Ilkay Gundogan’s seven goals in his last eight Premier League games is as many as he had scored in his previous 61 games in all competitions. Firstly, what the f***? And secondly, why has it taken a flurry of goals for him to be (sort of) appreciated?
He’s an extraordinary technician. That much has always been obvious. But with that being a minimum requirement at Manchester City, the abundance of players with an impeccable first touch and an eye for a pass – Bernardo Silva, Riyad Mahrez, De Bruyne, David Silva – has until recently limited Gundogan to something of a dogsbody role in Pep Guardiola’s side.
While the German sat deep, worked hard and kept the ball moving, others were tasked with creating chances and scoring goals. He was perceived for a long time as a safety-first pick. Because he can so ably fill in for Fernandinho or Rodri in the holding role, seeing him named in the side ahead of the likes of David Silva was viewed as a conservative approach from Guardiola. He was just another skilful footballer among many; one that was part of a title-winning team but not one that won them the title, perhaps even someone holding them back.
And in Gundogan, you’ve got all the ingredients that result in general underappreciation. He’s quiet, he’s German, he plays for Manchester City and in the position that most frequently goes without credit.
Defensive midfielders – N’Golo Kante, Fabinho, Fernandinho – are hailed nearly as much as the playmakers, wingers and strikers whose worth is easily quantifiable. But the likes of Gundogan or Georginio Wijnaldum can be disregarded, even criticised by those that can’t look past statistics to judge a player’s value.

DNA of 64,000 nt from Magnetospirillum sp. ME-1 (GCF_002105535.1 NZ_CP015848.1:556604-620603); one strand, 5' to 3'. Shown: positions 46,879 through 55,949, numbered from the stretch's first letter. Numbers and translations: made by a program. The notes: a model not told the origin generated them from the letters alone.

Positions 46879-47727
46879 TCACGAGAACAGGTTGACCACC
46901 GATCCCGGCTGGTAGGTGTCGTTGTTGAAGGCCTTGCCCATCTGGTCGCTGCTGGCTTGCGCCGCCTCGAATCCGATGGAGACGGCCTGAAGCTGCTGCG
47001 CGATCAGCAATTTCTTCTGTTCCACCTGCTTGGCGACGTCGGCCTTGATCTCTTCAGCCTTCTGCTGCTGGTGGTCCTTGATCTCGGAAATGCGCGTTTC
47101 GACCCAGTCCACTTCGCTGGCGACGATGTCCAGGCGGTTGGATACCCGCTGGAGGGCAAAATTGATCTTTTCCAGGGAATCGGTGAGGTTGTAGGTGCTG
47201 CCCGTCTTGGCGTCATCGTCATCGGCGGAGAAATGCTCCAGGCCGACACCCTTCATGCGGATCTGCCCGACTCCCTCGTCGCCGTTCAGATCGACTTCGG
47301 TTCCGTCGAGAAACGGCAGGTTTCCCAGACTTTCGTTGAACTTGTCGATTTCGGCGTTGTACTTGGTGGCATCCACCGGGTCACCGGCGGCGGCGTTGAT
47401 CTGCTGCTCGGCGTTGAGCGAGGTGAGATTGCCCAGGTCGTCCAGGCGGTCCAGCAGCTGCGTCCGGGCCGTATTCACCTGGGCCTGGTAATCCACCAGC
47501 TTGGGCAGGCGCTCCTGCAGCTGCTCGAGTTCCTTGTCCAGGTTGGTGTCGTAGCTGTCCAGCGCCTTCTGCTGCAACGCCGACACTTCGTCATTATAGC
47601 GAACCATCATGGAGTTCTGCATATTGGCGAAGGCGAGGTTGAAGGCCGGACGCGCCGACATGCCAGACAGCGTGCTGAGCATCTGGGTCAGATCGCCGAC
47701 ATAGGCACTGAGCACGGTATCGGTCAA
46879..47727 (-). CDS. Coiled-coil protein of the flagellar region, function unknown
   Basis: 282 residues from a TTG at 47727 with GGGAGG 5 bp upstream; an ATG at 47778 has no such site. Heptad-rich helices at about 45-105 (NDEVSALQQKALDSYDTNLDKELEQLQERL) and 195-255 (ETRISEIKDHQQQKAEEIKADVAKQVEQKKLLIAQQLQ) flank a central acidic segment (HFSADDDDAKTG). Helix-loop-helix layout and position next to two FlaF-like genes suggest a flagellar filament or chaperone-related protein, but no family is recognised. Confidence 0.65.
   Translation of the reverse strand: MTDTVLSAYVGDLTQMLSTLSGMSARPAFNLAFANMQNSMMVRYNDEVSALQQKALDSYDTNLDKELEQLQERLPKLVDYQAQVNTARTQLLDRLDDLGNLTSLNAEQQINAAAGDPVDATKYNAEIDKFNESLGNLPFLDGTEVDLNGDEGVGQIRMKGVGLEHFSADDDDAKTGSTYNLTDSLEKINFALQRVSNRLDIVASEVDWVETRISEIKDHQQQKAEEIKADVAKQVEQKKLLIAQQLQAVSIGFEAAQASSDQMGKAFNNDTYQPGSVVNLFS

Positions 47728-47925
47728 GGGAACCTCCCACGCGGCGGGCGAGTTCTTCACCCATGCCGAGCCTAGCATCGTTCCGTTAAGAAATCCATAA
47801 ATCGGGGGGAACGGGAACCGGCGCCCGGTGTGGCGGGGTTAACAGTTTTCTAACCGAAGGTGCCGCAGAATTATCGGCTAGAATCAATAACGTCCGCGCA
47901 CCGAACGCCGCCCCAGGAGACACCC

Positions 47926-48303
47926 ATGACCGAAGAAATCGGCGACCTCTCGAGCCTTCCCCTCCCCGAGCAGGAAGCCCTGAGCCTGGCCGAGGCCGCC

Guardiola has always loved Gundogan, but the wider public requires those numbers to hang their opinions on; now the German is as well-hung as anyone.
His scoring rate has increased from 0.09 goals per 90 minutes last season to 0.61 in this campaign, second only to Bruno Fernandes (0.63) among Premier League midfielders. Surprising perhaps given what we have come to expect of Gundogan at City, but not when you consider the tactical change that has seen him take significantly more touches in the penalty area per 90 minutes (3.39 : 2.10) and more shots (2.35 : 1.38). The improvement is by design.
“A striker like him can drop and play and get to the box, he’s an outstanding player because he’s so intelligent,” Pep Guardiola said last season, when he claimed Gundogan could play as a striker if required. He’s not playing as a striker now, in fact his position on the team-sheet hasn’t changed at all – he’s one of the two 8s in a midfield three – but those positions are something of a nonsense given the fluidity of the front five, and his influence has increased dramatically with added creative responsibility and freedom to get forward.
He wasn’t the obvious or exciting answer to the question of how City would replace David Silva, but with Phil Foden’s billing as the great Spaniard’s successor more about timing than a similarity in skill-set, Gundogan is a better fit.
Like Silva, he’s got that ability to be calm while all others are in a state of panic: to take a breath and assess options before inevitably picking the right one. He and Silva are the sort of footballers that have played like experienced 32-year-olds from the age of 21.
But they’re far from one and the same. Silva’s greatness was in his creation of opportunities, either for himself or others. And while Gundogan has always had that ability to a lesser degree and is now more frequently taking up positions to provide, it’s the sniffing-out of chances – whether a new-found or hidden quality – that is most impressive.
“Gundo is a guy who has an incredible sense of goal,” Guardiola explained after his side’s win over West Brom. “It is not just knowing the right time to arrive at the box, it is the right second. This is the most difficult thing – not to arrive one metre before, or one metre later, but at exactly the right time, and Gundo has this sense. And it’s not just that – with his finishing too he has this way to control the ball, slow down and take a second to compose himself and see what happens, and be clinical.”
Gundogan has never scored goals at this rate has admitted he doesn’t “know the secret” to his recent success, other than his slightly more advanced position. But it probably is just that simple – the player we’re seeing now is the player he always been. Circumstances and his versatility meant we perceived him as something different; something less than the wonderful footballer he is.
Will Ford is on Twitter